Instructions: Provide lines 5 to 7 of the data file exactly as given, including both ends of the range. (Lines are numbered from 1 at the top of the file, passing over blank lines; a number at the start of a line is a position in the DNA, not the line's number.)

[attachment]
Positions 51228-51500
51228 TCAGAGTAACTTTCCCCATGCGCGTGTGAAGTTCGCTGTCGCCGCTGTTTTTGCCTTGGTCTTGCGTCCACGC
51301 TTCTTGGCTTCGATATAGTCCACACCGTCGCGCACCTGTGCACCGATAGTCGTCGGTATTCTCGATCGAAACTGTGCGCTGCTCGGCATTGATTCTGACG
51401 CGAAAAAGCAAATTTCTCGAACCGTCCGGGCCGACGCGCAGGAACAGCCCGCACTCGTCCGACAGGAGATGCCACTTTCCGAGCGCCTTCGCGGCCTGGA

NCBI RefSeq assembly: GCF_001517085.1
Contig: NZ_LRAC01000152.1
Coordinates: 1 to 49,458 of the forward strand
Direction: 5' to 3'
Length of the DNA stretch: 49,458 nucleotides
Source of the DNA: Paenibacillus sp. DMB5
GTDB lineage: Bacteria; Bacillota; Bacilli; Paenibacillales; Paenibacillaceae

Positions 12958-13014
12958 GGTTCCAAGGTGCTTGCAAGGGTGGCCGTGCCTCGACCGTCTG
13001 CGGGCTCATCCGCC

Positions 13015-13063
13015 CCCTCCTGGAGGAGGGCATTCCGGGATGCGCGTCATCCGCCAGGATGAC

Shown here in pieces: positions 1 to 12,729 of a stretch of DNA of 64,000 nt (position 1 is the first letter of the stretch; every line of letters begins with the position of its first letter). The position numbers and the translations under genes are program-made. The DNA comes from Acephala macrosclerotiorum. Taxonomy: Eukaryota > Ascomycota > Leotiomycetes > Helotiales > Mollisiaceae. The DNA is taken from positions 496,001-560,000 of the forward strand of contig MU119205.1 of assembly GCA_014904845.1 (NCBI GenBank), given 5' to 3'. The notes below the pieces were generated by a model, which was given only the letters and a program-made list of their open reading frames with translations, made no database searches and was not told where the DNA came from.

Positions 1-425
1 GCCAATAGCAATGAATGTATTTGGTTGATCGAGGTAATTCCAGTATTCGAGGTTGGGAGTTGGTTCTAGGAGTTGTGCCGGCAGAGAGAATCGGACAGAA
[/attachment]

NCBI RefSeq assembly: GCF_001517085.1
Contig: NZ_LRAC01000152.1
Coordinates: 1 to 49,458 of the forward strand